At first I found the lyricism inspiring but after the first canto, inspiration eluded me.  It’s unfortunate that these myths are not shared more with children although I’m sure there are many picture books in Finland which will never be translated into English.  Not all of the stories lend themselves to children’s books because there are examples of rape and violence which I wouldn’t want to share with a child.  However, there are many delightful moments that would lend themselves wonderfully and no doubt there are adults who would like to pass along their ancestral mythology to their children but who themselves lack the commitment to learning Finnish.

When I read the last canto, I got a tear in my eye and felt a deep sadness.  If the collection didn’t inspire me to write much poetry, it did inspire me to look into some other things, to start borrowing books from the library, etc.  I also found the following link I thought I would share, which includes a link to someone singing a part of the Kalevala.  The influence the Kalevala had on Tolkien’s work is most evident in the language so if you want to better appreciate Elvish (Quenya) or the beauty of The Silmarillion more fully, reading this book can only enhance the experience of Tolkien. 

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Sunday, April 25, 2010

Miniature Scrapbooks: Small Treasures to Make in a Day by Taylor Hagerty

Miniature Scrapbooks:  Small Treasures to Make in a Day by Taylor Hagerty is one of those crafting idea books that inevitably leaves me feeling overwhelmed and unable to even begin.  On average, each project requires thirteen different elements including a variety of beads or different scrapbook papers or embellishments.  In other words, before you can begin even the smallest of these projects you will need to already have a collection of scrapbooking resources available. 

Presumably, the reader is a scrapbooker, someone who has created larger pages and not only has the fundamental resources (a cutting board, sharp and straight edges, etc.) but has remainder sheets and a collection of ephemera to be incorporated in the mini scrapbooks.  Unfortunately, if you have never created a scrapbooking page, this book will require a financial investment from a beginner that may be prohibitive.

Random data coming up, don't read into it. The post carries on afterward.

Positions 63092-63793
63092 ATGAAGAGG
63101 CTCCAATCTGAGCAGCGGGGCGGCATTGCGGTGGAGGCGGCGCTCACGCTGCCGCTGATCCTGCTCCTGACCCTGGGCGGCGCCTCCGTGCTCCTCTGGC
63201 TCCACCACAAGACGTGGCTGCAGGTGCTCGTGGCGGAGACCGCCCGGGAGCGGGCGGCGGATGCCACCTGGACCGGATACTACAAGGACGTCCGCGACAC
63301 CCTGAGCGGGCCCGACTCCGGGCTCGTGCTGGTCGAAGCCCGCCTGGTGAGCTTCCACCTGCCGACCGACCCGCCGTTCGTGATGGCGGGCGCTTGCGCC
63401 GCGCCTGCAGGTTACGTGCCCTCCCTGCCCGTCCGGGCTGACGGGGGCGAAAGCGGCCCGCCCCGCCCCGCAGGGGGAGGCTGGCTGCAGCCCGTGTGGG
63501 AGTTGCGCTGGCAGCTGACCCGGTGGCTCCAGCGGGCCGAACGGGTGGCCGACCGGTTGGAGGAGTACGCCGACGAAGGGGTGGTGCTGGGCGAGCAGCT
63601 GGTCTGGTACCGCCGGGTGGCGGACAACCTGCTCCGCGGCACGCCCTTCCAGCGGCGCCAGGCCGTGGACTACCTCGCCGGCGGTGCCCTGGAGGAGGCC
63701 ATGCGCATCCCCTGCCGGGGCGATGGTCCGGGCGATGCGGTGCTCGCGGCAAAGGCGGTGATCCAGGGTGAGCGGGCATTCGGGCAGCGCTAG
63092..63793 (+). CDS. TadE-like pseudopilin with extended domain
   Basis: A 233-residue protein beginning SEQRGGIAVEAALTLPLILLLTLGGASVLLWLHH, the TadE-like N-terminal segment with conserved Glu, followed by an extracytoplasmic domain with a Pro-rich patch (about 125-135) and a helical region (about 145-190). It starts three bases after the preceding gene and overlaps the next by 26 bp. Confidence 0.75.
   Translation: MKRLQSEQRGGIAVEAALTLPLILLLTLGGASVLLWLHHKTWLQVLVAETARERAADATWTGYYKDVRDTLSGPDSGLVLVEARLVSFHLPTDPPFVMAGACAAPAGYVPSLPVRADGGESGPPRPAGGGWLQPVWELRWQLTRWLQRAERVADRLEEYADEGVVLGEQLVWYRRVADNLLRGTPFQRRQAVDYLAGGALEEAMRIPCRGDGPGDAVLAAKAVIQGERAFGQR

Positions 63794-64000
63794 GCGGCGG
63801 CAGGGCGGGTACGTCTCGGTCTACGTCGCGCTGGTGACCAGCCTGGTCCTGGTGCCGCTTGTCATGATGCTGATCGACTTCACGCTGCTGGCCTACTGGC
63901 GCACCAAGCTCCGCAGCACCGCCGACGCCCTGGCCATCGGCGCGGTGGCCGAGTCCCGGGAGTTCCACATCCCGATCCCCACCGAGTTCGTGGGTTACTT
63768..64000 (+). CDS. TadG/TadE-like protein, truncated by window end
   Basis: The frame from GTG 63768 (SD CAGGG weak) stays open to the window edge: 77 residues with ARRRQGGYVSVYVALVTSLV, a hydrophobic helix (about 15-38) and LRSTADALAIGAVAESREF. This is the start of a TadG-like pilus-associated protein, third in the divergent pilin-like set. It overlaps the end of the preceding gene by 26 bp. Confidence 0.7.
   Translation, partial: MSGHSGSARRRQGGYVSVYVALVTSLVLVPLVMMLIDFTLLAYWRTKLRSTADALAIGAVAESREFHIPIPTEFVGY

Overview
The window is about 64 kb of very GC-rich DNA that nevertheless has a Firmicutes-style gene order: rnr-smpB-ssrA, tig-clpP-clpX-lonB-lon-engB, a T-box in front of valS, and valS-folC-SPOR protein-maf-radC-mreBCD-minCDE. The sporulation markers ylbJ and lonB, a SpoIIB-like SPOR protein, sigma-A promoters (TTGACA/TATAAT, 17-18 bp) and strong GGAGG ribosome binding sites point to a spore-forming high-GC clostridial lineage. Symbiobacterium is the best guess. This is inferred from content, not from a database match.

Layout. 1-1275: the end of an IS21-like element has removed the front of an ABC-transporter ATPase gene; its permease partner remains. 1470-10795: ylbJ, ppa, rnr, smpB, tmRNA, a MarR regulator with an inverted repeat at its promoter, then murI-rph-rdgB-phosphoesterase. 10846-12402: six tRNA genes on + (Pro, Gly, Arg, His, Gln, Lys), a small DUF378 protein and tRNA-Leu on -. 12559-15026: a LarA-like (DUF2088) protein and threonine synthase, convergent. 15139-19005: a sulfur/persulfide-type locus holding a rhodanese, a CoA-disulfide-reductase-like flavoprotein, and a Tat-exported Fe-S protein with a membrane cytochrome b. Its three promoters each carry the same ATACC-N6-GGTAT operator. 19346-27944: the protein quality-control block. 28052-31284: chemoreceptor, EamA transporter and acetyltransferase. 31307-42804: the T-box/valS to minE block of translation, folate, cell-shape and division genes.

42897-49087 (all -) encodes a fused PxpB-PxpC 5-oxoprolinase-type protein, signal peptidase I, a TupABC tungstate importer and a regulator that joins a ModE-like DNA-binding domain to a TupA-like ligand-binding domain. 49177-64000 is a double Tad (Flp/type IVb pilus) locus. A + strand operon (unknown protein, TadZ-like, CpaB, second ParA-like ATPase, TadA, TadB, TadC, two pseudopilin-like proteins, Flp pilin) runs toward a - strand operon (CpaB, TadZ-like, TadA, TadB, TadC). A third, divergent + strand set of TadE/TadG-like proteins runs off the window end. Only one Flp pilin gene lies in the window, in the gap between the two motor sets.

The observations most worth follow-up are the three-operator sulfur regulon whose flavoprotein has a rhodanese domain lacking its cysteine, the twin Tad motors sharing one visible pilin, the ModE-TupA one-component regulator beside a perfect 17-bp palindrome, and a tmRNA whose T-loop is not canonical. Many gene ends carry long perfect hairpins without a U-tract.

I found some of the examples accessible in their design simplicity while others were visually distracting, too cluttered and busy to appeal, my eye unable to take it all in.  I frankly think that some of the ideas would have worked better and been more appealing if so much hadn’t been shoved into such a small area. 

I was excited to see that the scrapbook creators were featured in an appendix and I quickly flipped back through the book to see who had created the several favorites I had discovered.  Of the seven designs I loved, there were only two designers because some designers are featured more than once.  I’m not complaining, mind you; I actually found this somewhat encouraging.  So I eagerly visited the two websites and was hugely disappointed to discover that these two scrapbooking artists are graphic designers with companies that specialize in publishing books (including this one, naturally), creating logos, and other promotional resources for other companies.

I realize that many crafting books are written by professionals, that books meant to inspire the amateur artist to discover some innate creativity within are inspired by artists who have gallery exhibits.  But for me, to see that these scrapbookers were actually professionals discouraged me and added yet another layer to my feeling overwhelmed by what I was seeing.

So I guess I would recommend this book to someone who has done some scrapbooking, who has acquired a collection of materials.  But for someone who has yet to create even a first page—large or small or whatever—this book is not so much inspiring as overwhelming.